Getting to the Skinning
April 8/9, 2016

When last we left the kayak build, we'd attached the stringers and given the hull its final shape.

This is how the bow turned out. I'm pretty pleased with it.

I set the boat on the ground, stabilized it a bit, then tried crawling in to check out the ergonomics. It didn't go well - it was a very tight fit and I nearly got stuck. I decided I needed to move the forward cockpit deckbeam a little more forward, which means the aft cockpit beam has to move forward as well.

I needed to give more arch to the beam, too, so I needed to fab a new beam. Easy enough.

This is kind of scary.

Test fit before going through the bother of final shaping. It's going to work fine. What was that noise?

Where did all these cormorants come from? We always have two or three of them in the slough, but I've never seen more than four. This was odd.

They weren't even hunting - none of them were diving. A few of them would fly forward a bit, then land (water?) again. I thought they did their breeding thing in Monterey.

Once I got the deckbeam fitted, I needed to get the king plank on (I think that is called a king plank - I should probably read more.)

King plank lashed in.

Here's how I did the king plank lashing for the forward beam.

And this is how I did the lashing at the cockpit.

There it is. Enough for one evening. The aft king plank is just set in for now.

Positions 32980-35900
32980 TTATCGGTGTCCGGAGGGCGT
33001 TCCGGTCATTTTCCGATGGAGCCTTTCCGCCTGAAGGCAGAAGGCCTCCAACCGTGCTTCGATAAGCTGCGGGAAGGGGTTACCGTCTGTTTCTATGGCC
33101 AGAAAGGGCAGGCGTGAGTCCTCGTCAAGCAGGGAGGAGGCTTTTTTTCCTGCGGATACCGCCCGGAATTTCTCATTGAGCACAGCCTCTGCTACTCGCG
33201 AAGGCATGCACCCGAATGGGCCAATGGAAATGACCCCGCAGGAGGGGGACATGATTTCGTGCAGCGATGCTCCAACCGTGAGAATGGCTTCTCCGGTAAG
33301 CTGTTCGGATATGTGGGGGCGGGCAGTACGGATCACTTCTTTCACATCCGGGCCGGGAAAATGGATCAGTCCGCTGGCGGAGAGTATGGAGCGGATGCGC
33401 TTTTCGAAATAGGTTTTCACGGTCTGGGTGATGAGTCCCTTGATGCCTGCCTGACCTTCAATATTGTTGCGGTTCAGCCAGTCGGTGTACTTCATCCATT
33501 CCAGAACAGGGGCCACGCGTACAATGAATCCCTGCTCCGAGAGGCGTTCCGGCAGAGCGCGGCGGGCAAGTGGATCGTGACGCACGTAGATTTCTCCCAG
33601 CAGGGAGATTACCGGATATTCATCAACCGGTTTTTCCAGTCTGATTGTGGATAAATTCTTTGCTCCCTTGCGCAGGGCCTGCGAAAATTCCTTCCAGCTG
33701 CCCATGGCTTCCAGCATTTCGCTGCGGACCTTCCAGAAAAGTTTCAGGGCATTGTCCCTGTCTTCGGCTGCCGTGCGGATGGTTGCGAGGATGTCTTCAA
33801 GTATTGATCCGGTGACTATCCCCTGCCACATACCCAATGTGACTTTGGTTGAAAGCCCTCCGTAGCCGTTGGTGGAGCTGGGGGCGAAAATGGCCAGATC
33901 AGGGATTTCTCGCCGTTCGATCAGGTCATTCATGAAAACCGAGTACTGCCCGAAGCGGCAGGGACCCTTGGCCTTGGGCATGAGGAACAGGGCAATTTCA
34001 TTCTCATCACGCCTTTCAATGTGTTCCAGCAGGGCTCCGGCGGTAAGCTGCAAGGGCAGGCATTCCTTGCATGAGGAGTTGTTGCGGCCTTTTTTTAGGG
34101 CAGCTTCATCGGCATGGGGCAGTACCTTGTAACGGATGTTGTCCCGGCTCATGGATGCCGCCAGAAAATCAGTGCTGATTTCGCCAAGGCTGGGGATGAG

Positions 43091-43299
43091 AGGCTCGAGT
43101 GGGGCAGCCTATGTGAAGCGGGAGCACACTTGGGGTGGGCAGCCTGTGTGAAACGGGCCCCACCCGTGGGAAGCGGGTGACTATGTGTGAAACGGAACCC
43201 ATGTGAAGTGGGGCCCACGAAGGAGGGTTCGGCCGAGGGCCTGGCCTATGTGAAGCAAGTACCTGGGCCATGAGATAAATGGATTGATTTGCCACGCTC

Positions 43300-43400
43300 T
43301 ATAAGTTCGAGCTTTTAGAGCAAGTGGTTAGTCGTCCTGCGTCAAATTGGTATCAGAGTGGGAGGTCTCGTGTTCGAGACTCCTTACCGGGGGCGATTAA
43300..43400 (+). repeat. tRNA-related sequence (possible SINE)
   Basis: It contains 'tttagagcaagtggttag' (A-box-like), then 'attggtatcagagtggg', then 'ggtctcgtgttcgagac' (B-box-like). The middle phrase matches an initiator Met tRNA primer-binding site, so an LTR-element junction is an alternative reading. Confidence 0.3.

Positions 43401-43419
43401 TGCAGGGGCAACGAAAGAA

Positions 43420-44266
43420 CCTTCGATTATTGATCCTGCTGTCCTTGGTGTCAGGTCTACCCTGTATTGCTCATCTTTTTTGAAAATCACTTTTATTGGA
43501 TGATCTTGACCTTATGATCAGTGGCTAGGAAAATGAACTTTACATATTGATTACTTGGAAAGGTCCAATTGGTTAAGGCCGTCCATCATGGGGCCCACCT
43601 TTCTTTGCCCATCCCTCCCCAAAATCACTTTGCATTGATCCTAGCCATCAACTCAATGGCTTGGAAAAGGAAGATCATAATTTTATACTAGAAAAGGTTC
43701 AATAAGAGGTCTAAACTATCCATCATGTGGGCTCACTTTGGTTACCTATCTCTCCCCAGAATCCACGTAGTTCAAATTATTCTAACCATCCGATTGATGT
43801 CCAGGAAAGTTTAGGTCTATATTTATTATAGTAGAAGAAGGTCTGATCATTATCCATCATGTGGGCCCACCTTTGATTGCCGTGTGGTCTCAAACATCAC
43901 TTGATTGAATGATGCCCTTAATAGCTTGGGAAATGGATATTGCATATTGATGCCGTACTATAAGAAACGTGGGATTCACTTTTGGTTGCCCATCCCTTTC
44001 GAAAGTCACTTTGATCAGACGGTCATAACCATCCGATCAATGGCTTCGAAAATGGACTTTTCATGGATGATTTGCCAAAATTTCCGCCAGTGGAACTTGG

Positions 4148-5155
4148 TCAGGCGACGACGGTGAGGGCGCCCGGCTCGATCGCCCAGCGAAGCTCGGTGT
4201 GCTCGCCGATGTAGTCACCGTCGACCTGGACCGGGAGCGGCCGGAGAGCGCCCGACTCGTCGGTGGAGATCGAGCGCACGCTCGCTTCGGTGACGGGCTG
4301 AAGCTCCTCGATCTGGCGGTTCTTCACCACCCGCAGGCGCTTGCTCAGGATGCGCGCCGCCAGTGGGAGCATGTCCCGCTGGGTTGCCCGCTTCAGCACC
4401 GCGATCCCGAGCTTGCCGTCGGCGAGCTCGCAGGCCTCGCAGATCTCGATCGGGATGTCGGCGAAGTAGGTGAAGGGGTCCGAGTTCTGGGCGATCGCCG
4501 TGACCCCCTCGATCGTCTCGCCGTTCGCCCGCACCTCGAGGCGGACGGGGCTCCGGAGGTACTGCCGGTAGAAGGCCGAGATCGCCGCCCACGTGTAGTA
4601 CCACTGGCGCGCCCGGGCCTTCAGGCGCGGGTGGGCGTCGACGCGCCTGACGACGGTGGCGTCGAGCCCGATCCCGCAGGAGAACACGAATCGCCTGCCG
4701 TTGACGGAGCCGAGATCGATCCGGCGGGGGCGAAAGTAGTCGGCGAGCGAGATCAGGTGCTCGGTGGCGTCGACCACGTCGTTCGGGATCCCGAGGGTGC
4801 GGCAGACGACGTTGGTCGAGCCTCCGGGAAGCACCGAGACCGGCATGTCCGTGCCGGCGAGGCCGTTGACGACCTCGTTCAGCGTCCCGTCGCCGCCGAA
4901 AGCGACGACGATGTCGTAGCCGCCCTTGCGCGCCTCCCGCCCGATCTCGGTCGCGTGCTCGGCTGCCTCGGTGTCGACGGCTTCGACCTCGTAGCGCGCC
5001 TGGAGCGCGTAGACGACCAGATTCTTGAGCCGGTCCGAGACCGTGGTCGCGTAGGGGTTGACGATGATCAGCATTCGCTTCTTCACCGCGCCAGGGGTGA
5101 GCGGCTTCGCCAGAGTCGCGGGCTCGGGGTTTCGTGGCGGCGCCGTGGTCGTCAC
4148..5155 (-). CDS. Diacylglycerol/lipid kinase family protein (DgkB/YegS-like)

Wow, that's a low tide.

A really low tide - even the Royal Mariner was a wee bit aground.

Visitors! Luke was walking with his kids, Owen and Zoey, and accepted my invite to go for a paddle.

That's a nice picture.

Time for work. The aft king plank didn't really rest 'naturally' on the stem. I could trim the deck beams or notch the king plank, but . . . .

Clamping and lashing will do the same thing - with less work.

Max telephoto makes for bad photos, but I thought this one of a cormorant in flight with Luke and the kids in the background was nice.

I decided to install some floorboards to distribute the weight of the paddler over several ribs and also make it easier to slide in.

That looks really nice.

That's an excellent photo - it'd make the cover of Skin-on-Frame Kayaker, if there were such a magazine.

These sticks will become the coaming - a 22" circle that forms the rim of the cockpit. I have a lot of questions about how this is going to work, so this will be an experimental effort.

Interesting fun fact: A garbage can lid is nearly 22" in diameter. My idea is to bend the wood around the nails.

As previously mentioned - the wood is not ideal and it cracked a bit. I'll do a couple more layers just for fun.

.I'll let this sit for a week and see how things are.

It was time to get to skinning. We are using 72" wide 8 ounce polyester for this - the same skin we've used for the coracles and other builds.

We used thumb tacks to hold the skin in place while we sewed the ends.

Once we got the ends stitched, we flipped it up and started on the top seam. We are using a simple table stitch at this point.

Here's where I got with the bow.

Geoff had the aft end, and it turns out he is really good at stitching. This is going to be beautiful.

Next weekend we might finish up the stitching. The coaming will still be an issue.